• Sigma 1-16 microfuge with accessories
  • Avanti J-26XP high speed centrifuge with J-Lite series rotors
  • MaxQ HP incubated and refrigerated Console shaker
  • Tuttnauer autoclave model 3150 ELV
  • Thermo scientific Heating block
  • LabGard ES NU-440 class II Type A2 Biosafety cabinet
  • Speed vac DNA lyophilisation system

National Museum of Kenya

  • Ordinary micropipettes
  • Multichannel pipettes
  • Freezers
  • Fridge with freezer component
  • SPEX™ SamplePrep™ 2010 Geno/Grinder
  • Nano drop ND2000
  • Incubators
  • Fume hood
  • Micro-centrifuges
  • Plate micro centrifuge Eppendorf
  • Gel-electrophoresis units (Mupids )
  • Gel Doc-biorad
  • Digital Weighing balances
  • Autoclave
  • Biophotometer
  • Thermocycler eppendorff master cycler
  • Sequencer

Pangolin Manis temminckii


Occurs in savannah woodland, floodplain grassland, bushveld, rocky hills and sandveld areas with an average rainfall between 250 to 1,400 millimeters. It does not occur in forest and deserts.


It is native to central and southern Africa and occurs in Central African Republic, Chad, South Sudan, Tanzania, Uganda, Kenya, Rwanda, Malawi, Mozambique, Zambia, Zimbabwe, Botswana and South Africa. In South Africa they are known to occur in Northern Cape, North West, Limpopo, Mpumalanga, Free State and north-eastern KwaZulu-Natal.


Listed as Vulnerable by the IUCN Red List because of population decline due to exploitation for traditional medicine use and bush meat.


Listed under CITES Appendix II – international trade is monitored In South Africa, it is listed as Vulnerable under the Threatened or Protected Species (TOPS) regulations of the National Environmental: Biodiversity Act (Act 10 of 2004) – all activities are restricted with no prohibitions or exemptions.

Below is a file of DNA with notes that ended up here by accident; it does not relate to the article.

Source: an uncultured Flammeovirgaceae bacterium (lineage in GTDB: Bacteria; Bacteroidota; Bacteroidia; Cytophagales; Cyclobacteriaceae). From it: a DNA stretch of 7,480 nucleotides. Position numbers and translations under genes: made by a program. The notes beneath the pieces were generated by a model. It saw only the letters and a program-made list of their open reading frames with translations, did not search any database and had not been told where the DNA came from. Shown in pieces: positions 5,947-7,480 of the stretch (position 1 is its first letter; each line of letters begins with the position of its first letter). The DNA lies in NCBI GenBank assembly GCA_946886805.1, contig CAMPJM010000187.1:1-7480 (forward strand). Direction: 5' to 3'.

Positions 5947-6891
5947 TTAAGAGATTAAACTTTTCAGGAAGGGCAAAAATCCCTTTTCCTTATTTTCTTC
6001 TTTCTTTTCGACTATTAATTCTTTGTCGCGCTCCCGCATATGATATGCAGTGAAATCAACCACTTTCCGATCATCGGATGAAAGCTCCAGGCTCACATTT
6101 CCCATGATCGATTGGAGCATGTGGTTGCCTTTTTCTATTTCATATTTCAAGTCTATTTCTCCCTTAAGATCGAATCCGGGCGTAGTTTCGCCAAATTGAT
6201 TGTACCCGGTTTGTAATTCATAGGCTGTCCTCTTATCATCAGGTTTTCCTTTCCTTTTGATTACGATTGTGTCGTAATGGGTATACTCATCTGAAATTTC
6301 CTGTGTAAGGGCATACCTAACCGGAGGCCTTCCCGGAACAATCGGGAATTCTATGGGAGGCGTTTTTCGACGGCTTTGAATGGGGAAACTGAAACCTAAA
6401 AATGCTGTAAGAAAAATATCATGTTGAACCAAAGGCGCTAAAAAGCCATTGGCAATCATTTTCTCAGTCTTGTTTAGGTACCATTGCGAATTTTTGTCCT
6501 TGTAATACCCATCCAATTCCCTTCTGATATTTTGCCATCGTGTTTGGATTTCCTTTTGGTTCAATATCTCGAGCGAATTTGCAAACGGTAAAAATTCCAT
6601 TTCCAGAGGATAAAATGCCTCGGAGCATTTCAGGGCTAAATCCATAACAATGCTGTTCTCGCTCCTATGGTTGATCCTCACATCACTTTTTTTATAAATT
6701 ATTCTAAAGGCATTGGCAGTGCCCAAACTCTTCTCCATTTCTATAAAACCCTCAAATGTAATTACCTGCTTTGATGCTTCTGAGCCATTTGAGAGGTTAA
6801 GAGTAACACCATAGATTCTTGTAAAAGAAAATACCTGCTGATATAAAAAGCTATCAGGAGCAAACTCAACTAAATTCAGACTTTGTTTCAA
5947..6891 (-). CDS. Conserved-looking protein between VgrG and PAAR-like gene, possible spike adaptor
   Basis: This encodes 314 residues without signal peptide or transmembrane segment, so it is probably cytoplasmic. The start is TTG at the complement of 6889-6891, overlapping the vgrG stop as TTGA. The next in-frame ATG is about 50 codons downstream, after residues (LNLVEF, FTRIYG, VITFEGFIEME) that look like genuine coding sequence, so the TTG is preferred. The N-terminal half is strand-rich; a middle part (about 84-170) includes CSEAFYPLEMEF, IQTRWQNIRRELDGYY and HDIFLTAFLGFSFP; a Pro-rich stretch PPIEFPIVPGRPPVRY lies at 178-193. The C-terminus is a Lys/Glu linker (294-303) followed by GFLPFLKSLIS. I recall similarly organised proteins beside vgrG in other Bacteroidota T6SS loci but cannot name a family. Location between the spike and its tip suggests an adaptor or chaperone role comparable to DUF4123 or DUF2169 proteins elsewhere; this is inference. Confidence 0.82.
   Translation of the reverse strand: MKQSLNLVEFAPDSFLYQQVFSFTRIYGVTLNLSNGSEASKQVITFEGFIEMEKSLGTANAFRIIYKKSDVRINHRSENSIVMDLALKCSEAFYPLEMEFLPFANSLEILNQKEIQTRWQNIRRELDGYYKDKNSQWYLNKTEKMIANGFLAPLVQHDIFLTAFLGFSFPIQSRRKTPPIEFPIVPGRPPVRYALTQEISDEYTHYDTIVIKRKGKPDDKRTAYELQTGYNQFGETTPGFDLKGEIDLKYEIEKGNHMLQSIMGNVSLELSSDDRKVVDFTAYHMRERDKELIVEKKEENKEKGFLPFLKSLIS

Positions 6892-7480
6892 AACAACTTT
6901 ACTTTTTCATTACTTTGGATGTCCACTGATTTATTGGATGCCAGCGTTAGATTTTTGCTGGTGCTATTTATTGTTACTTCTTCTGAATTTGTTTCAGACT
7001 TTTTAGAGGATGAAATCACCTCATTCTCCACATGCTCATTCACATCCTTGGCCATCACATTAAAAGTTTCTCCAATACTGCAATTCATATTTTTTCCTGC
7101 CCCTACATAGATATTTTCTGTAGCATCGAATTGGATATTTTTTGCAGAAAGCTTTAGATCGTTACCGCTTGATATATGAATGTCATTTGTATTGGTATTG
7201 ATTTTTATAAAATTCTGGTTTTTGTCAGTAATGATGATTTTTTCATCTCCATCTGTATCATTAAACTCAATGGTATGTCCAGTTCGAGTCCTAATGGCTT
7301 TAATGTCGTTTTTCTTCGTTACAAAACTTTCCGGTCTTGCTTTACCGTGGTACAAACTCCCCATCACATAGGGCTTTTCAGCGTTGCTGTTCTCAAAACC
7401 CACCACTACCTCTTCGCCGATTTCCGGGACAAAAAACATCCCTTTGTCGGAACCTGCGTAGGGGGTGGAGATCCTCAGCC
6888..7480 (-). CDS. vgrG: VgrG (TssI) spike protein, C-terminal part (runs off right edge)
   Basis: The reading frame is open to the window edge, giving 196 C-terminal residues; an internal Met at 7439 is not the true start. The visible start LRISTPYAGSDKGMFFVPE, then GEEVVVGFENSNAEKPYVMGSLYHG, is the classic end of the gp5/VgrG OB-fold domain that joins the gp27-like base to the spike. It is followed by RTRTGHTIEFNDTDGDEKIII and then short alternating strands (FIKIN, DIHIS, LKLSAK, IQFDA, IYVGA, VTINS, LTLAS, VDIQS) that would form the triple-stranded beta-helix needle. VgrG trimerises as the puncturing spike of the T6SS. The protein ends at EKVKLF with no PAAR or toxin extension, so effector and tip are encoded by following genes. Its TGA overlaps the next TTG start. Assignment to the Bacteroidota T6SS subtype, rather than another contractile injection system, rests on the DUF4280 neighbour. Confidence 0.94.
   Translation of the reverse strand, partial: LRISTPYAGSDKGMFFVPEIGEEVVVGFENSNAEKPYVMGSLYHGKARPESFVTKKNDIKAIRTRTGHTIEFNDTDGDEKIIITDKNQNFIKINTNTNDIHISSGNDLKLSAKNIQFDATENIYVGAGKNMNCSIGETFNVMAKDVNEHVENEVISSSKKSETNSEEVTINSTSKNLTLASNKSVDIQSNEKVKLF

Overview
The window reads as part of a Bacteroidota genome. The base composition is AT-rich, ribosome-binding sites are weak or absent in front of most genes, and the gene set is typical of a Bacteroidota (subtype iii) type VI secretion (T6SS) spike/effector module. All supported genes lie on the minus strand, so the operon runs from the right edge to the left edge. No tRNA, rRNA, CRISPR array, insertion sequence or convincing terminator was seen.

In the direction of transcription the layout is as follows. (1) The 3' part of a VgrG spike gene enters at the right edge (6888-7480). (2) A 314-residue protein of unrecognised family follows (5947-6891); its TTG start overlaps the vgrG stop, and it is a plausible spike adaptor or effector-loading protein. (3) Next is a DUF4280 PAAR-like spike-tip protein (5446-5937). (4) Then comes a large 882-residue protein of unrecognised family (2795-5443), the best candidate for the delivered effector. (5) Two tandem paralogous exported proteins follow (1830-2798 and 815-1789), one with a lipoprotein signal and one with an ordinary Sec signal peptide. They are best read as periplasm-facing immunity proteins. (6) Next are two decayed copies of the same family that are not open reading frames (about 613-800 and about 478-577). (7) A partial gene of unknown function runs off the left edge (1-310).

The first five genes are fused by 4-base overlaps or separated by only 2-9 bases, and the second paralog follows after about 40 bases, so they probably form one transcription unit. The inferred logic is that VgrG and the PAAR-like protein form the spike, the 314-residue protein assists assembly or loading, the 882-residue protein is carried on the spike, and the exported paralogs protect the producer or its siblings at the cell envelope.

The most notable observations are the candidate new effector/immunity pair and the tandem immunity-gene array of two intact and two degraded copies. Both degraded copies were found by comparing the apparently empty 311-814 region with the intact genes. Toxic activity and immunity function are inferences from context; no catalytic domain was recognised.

National Project Committee Profile

Project Coordinators

Dr. Beatrice Khayota, Project coordinator co-chair

Ph.D. and MSc. in Botany, MSc. in Convention on International Trade in Endangered Species of wild Fauna and Flora (CITES), and B.Ed. Science.

I am the coordinator and co-chair of the Barcode of Wildlife Project Kenya (BWPK) and a member of the Executive Committee of CBOL. I am a Principal Research Scientist at the National Museums of Kenya (NMK) in Centre for Biodiversity Department, which is a National focal point for biodiversity research and collections. Among my key roles is the initiation and coordination of multidisciplinary biodiversity projects and programmes. I am the focal person at NMK for various Multilateral Environmental Agreements (MEAs), including CITES, which Kenya is a signatory to. I am a member and representative of various institutional, national, regional and international Technical Committees, often representing the country at respective meetings.

Dr. Daniel Masiga

PhD in Molecular Parasitology, MSc
Biochemistry & Molecular Biology, BSc
Biochemistry & Zoology